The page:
In its first year participating in the magazine ratings, Glen Rock High School was ranked 287th. In the 2013 results that were released on Monday, the school moved up 69 notches to 218th. Paula Valenti, the schools superintendent told the Glen Rock Gazette, “Glen Rock High School is proud to be associated with the 2013 Newsweek report on America’s best high schools.” To establish the rankings, the Daily Beast and Newsweek analyze graduation rates, participation in Advanced Placement (AP) and International Baccalaureate Programs (IB), in addition to acceptance by two or four year colleges.
Valenti added, “The 2013 methodology was also updated to include a weighing of the percentage of students enrolled in an AP, IB or Advance International Certificate of Education (ACIE) course. It should also be noted that the Northeast produced 25% of the top schools.”
The report identified that the school’s 100 percent graduation rate, 98 percent college acceptance rate and average test scores (which were 1696 on SAT, 23.1 on ACT, and 3.6 on AP) are what contributed to this year’s improved ranking.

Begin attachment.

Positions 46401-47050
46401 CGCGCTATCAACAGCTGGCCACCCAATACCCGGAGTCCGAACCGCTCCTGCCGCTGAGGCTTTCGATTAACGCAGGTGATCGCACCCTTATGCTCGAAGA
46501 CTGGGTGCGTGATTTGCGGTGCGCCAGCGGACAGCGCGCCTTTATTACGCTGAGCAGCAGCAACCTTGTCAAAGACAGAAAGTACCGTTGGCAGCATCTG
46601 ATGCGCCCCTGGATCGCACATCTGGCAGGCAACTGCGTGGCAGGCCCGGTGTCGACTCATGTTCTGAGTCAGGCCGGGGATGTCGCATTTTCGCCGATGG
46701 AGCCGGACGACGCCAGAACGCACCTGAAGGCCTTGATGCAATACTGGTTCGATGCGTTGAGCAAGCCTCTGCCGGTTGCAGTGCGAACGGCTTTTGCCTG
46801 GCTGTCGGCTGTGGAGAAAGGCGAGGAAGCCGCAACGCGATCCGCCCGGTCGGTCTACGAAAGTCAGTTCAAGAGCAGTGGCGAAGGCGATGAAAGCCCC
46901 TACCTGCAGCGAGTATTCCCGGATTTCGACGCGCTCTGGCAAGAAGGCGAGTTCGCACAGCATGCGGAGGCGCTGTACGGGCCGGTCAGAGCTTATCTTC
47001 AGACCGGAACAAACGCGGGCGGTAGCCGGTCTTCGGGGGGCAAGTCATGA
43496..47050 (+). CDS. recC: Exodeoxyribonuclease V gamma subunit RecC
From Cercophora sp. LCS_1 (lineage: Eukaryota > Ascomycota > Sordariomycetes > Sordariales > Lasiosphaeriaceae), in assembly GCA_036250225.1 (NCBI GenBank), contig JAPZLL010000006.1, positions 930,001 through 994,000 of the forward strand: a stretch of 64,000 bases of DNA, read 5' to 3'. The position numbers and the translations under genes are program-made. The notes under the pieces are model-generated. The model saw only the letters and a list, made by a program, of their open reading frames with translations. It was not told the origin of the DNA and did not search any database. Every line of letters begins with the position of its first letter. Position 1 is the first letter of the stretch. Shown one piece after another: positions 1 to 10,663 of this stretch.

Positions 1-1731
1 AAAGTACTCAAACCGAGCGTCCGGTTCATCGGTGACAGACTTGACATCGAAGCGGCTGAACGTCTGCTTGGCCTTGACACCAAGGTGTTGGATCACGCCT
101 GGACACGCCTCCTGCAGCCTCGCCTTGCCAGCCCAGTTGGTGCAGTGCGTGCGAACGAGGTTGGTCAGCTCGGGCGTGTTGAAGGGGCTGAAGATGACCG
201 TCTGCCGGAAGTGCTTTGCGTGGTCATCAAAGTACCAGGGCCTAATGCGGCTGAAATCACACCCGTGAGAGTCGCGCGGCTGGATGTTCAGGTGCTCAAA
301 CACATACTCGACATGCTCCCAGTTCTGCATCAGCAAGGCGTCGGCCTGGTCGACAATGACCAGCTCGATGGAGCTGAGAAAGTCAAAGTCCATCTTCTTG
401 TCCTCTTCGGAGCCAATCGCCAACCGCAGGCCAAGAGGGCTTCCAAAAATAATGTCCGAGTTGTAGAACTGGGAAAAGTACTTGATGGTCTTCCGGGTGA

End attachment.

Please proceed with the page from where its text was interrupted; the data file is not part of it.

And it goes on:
To form the basis of its comparative analysis, the daily beast and Newsweek reviewed statistics for more than 5,000 high schools. The data was weighed as follows: 25 percent for graduation rate, 25 percent for college acceptance rate, 25 percent for test taken per student, 10 percent for average SAT/ACT scores, 10 percent for average AP/IB/AICE scores and 5 percent for students enrolled in at least one AP/IB/AICE course.
In the explanatory commentary, the magazine noted that this year’s focus was on how challenging the courses are compared to last year’s focus, which was the overall size of the school’s curriculum. Glen Rock’s improved ranking highlights what Newsweek’s editors stated last year, “despite shrunken state coffers, the quality of public schools is by many measures improving.”
In fact, the national graduation rate has increased 4 percent, federal expenditure per student has increase an adjusted $1,400, and the number of advanced placement tests given per school has more than doubled over the last decade. Newsweek’s editors wrote, “The gold standard, of course is college readiness, and the numbers are bright there too: between 1999 and 2009, the proportion of 18 to 24-year-olds enrolled in college rose by 14 percent.”
Generally the schools ranking in the magazine’s top 1,000 are relatively small and located in metropolitan areas. Almost 75 percent have fewer than 2,000 students and over 25 percent are located in or near Los Angeles, Chicago, or New York. Schools that rank the highest focus significantly on challenging students with college-level academic programs.
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